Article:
Embedded within my passion for literacy is my love for developmental drama. I do love theatre as well (I as a professional actress for a couple of years), but developmental drama is fundamentally different than theatre. Theatre is about performance. Developmental drama is about developing human potential, and that is my heart song.
I was recently asked to present a Literacy Workshop for the Royal Conservstory’s new Smart Start Programme . This Early Childhood Education (ECE) programme uses a multiple arts approach to develop four specific cognitive skills: attention, memory, perception, cognitive flexibility. It was my role to model and lead a group of ECE leaders through creative drama experiences so they could experience first-hand how developmental drama can and does develop cognitive skills. We explored many drama strategies in the workshop: storytelling; role play; group drama; teacher-in-role; voice over narration; hot seat; tableaux, and; story drama. My favourite of the eight listed is story drama which uses the events and characters in a story to stimulate the drama experiences, plus, I got to use my storytelling skills. We became the characters; good and bad. We learned about a culture from the other side of the world. We asked questions. We problem solved. We also had fun. The participants left with many practical ideas and felt they were inspired to explore this world with the children they are responsible for. But, in all honesty, I think I was the one who left with the most insight.
I used to present this kind of workshop regularly, but have not done one in a few years. Due to my dissertation work in multiliteracies (Cope & Kalantzis, 2000), I discovered I was seeing the experiences through new eyes. I was identifying modes instead of arts disciplines and using critical discernment instead of point of view. The experience was a literacy event that we constructed within a social paradigm and the participants contributed their own knowledge and expertise in an environment that supported situated practice. It wasn’t just a new set of vocabulary; it was a much more informed and theoretical perspective of the work. Vygotsky, Luke, Peabody, Vasquez, Kress, Cope and Kalantzis occupied every corner of the room. I was well supported. I recognized a noticeable difference between my role as intuitive drama leader and informed theoretical guide. It was progress and it felt good.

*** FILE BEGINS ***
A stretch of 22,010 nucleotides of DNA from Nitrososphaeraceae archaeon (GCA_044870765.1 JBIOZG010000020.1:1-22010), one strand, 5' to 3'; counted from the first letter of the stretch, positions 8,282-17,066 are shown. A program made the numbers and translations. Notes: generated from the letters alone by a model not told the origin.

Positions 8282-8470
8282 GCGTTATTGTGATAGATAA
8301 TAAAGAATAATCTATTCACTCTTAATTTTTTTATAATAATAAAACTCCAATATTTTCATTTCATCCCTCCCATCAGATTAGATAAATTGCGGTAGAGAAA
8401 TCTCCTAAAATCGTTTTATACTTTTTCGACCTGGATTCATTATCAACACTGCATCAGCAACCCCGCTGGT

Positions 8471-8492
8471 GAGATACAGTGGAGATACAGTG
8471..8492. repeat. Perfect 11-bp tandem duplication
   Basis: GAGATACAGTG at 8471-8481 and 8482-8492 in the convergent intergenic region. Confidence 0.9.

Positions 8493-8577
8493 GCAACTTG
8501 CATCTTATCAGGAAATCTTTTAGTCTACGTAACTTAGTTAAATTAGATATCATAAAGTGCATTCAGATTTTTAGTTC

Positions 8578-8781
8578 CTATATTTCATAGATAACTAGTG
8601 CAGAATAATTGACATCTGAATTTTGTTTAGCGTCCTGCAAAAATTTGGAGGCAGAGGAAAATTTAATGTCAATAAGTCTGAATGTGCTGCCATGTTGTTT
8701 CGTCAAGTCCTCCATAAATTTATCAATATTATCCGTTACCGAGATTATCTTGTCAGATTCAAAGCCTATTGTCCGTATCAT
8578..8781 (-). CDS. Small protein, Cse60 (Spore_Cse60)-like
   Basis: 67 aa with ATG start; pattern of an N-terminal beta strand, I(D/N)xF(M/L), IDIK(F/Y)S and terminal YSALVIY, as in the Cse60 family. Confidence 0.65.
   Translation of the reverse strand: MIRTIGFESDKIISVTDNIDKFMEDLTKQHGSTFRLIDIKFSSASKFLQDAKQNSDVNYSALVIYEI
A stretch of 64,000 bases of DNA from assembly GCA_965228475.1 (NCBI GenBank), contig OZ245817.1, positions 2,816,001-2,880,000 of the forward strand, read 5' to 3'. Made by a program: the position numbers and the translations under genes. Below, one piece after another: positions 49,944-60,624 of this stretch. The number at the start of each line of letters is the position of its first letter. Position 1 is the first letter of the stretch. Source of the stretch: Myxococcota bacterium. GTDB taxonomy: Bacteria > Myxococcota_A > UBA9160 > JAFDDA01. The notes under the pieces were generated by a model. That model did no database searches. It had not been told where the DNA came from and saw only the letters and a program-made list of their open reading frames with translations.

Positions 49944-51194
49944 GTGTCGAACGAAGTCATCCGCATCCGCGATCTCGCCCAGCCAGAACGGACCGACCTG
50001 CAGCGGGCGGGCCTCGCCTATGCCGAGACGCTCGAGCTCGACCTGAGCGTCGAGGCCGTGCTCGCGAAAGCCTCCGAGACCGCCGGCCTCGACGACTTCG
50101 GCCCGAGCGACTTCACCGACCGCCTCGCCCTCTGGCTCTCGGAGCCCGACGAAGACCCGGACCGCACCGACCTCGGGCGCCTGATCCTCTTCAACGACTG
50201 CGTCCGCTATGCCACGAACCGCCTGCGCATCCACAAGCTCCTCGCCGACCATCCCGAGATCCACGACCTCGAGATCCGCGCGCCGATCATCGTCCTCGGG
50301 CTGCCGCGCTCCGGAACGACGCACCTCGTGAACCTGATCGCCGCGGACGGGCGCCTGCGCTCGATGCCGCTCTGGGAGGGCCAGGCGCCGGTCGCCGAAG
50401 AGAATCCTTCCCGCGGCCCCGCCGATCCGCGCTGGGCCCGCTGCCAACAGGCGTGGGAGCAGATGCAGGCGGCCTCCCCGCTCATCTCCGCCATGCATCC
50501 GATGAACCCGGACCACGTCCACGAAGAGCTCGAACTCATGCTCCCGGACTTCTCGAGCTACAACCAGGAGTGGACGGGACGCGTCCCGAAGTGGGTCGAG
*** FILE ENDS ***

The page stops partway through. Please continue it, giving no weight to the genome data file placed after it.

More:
Cope, B. & Kalantzis, M. (Eds.) (2000). Multiliteracies: Literacy Learning and the Design of Social Futures. New York: Routlage
In general terms, my (Lydia) dissertation research examines the ways in which student teachers construct conceptions of literacy and enact literacy pedagogy when they view themselves as in conversation with a broader field of literacy (e.g. Multiple Literacies, New Literacy Studies). One aspect of this research considers how student teachers’ personal literacy practices inform their approach to literacy pedagogy. In some cases student teachers’ personal reading practices have been influenced by the interests and reading choices of the pupils they teach. These student teachers have often engaged with texts recommended by their pupils (e.g. graphic novels, young adult literature), and these shared texts become a space within which teacher and pupil connect. One of the student teachers participating in this research discussed the text ttyl written by Lauren Myracle, who has been referred to as a modern day Judy Blume. This young adult novel, which is part of a series, is written entirely in instant messages. Interesting, this best selling novel has been on the annual list of the “Most Challenged Books” released by the American Library Association. In other words, people have requested that this book be ban from libraries and schools “due to sexually explicit material and offensive language.” I plan to share this text with the student teachers in our literacy courses this year. I think it could contribute to an interesting conversation about text structure, style, controversies, and pupils’ diverse reading interests.
Congratulations to Tiffany Harris (member of our research team) who successfully defended her PhD thesis yesterday. The thesis, Multiliteracies Theory into Practice: An Inquiry into Junior-level Literacy Classrooms, was a study of classroom teachers (grades 4 – 6) which examined their understanding and use of a multiliteracies approach in their teaching. The thesis is outstanding because Tiffany closely studied her participants’ views of literacy, their practices, and the challenges they face. The analysis is outstanding because Tiffany is both a very accomplished classroom teachers and an excellent researcher. She brought to bear on her work her understanding of the work of teachers and her extensive knowledge of multiliteracies theory. As a result, her work will definitely contribute to our understanding of how literacy is evolving and how teachers are adjusting their teaching. It is rare to have a study that moves so effectively between theory and practice. Her thesis will soon be available through the Proquest Dissertation Database. Congratulations Dr. Harris. Attached is a picture of Tiffany and me (Clare) after her thesis defense.